Today the International Criminal Court found the Congolese general Bosco Ntaganda guilty on eighteen counts of war crimes and crimes against humanity. As a result, he was sentenced to thirty years in prison. Ida Sawyer, the deputy director of Human Rights Watch’s Africa division, is quoted as saying “Bosco Ntaganda’s 30-year sentence sends a strong message that even people considered untouchable may one day be held to account”.
While I completely agree with the sentencing of Ntaganda, I would like to take a closer look at Ida Sawyer’s statement.
The ICC was established in 2002 in The Hague, Netherlands. The intention of the court is to hold accountable those who have committed especially heinous crimes including war crimes, crimes against humanity, and genocide. Their website reads “The Court is participating in a global fight to end impunity, and through international criminal justice, the Court aims to hold those responsible accountable for their crimes and to help prevent these crimes from happening again”. And since 2002 they have indicted 44 individuals found guilty. The problem? All 44 indictments have been Africans.
In green are the states that have signed and ratified the Rome Statute, the UN bill that establishes the ICC. In orange are states that signed the Rome Statute but did not ratify, and in gray are states that neither signed nor ratified. What does this mean? All the states in orange and gray cannot be investigated by the ICC. Notable signatories who did not ratify include: The US, Russia, and Israel.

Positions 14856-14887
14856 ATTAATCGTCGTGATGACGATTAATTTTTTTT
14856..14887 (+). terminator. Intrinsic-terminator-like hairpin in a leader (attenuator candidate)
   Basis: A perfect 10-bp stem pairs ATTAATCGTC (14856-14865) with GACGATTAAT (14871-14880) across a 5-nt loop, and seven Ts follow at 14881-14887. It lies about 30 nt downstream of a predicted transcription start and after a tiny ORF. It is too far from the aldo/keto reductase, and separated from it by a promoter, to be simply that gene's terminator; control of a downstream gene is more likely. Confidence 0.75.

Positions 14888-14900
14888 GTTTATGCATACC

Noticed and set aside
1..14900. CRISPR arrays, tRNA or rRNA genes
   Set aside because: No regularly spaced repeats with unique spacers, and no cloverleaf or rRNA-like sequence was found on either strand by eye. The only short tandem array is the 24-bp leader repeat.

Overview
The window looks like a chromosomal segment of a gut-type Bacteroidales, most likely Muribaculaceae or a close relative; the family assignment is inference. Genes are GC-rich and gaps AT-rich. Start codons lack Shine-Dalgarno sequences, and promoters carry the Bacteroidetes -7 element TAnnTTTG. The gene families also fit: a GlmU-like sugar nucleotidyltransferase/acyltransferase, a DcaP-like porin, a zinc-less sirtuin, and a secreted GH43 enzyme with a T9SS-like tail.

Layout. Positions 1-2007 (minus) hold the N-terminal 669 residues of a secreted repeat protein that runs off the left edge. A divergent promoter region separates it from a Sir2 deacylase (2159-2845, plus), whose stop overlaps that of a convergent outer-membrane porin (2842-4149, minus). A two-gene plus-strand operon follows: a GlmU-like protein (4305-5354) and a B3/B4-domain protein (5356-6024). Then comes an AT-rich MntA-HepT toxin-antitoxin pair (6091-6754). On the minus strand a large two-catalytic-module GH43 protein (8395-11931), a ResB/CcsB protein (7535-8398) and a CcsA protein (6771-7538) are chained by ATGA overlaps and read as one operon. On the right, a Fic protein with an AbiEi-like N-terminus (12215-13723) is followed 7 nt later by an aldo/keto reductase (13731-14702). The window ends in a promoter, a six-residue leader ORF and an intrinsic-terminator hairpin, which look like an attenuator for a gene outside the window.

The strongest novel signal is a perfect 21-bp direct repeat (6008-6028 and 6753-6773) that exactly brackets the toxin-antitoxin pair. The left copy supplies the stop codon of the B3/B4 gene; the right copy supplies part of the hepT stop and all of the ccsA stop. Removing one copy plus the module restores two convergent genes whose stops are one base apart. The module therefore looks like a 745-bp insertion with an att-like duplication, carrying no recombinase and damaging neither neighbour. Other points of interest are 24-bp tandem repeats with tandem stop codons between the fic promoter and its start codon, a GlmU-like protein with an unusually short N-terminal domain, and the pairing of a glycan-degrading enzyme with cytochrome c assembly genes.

In 2016 Gambia joined other African states in leaving the ICC. Stating that the ICC was unfairly persecuting Africans while ignoring crimes of the Western world.
While the intentions of the ICC are pure, its repeated persecution of African nations while being unable or unwilling to even investigate crimes taking place elsewhere threatens its legitimacy. It cannot be trusted to treat each nation equally and with dignity and respect while revealing such obvious bias. Treating everyone equally in the eyes of the law is one of the most important aspects of any justice system, and without that the ICC cannot “send a strong message” to anyone.